When you were a kid, you heard the Maccabiah Games advertised by hard-driving JCC swim instructors as a quadrennial Diasporic jamboree—an event where American Olympic legend Mark Spitz could swim as one Jew among many, rather than as the only Jew in the pool. This year, though, the Israeli government seems to be approaching the Games more as a recruitment opportunity for its own Olympic team. Last night’s opening ceremony in Ramat Gan, just outside Tel Aviv, welcomed athletes from 65 countries with fireworks and trick cyclists on lit-up bicycles, along with an exploding offer from the Immigrant Absorption Ministry of $1,000 for sports gear and $300 a month in scholarships for competitors who decide to stay. “Today they represent their countries, but I hope that in the next Games many of them will march under the Israeli flag and become an inseparable part of the Israeli Olympics team,” Absorption Minister Sofa Landver said.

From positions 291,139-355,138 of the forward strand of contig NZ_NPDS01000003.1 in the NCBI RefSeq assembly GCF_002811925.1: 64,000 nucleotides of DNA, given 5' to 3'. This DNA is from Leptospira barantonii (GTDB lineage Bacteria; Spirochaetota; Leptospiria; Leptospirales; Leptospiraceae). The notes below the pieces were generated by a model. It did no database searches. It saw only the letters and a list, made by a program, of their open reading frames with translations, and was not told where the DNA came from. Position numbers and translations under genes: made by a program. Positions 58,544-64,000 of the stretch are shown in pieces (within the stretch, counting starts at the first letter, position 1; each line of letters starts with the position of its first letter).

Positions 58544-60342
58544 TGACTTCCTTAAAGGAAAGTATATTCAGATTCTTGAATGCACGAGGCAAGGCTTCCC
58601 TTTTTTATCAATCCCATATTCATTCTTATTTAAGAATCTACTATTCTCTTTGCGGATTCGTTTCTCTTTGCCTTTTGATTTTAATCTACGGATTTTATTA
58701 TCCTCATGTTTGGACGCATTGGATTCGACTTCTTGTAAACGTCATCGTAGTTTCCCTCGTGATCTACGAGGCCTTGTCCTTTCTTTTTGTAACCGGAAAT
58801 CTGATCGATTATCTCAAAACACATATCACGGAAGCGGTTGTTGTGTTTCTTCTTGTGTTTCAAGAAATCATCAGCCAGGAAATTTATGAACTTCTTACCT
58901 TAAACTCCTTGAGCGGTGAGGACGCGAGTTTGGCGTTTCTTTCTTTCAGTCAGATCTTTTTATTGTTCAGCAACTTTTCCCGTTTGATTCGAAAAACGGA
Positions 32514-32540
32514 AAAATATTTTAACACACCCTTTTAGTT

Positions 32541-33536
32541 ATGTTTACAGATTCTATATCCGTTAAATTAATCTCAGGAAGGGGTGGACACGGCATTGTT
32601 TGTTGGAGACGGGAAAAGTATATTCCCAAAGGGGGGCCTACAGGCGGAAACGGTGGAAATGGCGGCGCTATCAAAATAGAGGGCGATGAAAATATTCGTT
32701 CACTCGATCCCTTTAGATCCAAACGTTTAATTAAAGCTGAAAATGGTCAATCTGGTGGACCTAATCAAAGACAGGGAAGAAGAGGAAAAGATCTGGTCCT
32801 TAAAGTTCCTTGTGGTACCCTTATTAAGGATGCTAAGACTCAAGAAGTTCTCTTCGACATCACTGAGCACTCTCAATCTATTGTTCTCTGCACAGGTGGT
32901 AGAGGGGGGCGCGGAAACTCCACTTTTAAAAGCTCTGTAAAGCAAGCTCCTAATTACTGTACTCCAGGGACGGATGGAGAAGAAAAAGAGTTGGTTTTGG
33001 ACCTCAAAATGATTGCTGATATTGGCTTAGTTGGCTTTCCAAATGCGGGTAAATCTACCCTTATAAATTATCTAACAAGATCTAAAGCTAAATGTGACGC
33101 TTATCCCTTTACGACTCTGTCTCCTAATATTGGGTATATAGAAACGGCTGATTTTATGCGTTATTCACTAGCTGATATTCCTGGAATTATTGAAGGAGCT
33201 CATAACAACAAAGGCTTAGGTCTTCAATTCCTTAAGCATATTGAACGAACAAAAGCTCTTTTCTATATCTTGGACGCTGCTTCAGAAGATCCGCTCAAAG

But as the Jerusalem Post’s Amir Mizroch points out, if the Israelis were really serious about increasing their medal haul at the London Games in 2012—from just one in Beijing last year, for windsurfer Shahar Zubari—the absorption, sports, and employment ministries would team up to subsidize overseas travel for Jewish athletes in order to make sure the Maccabiah doesn’t become “the Rich Jews’ Olympics.” In the meantime, though, we won’t hold our breath waiting to see whether first-time Maccabean (and first-time visitor to Israel) Jason Lezak, the 33-year-old who anchored the U.S. relay team to victory at the Water Cube and helped win Michael Phelps his eight gold medals, decides to take the bait.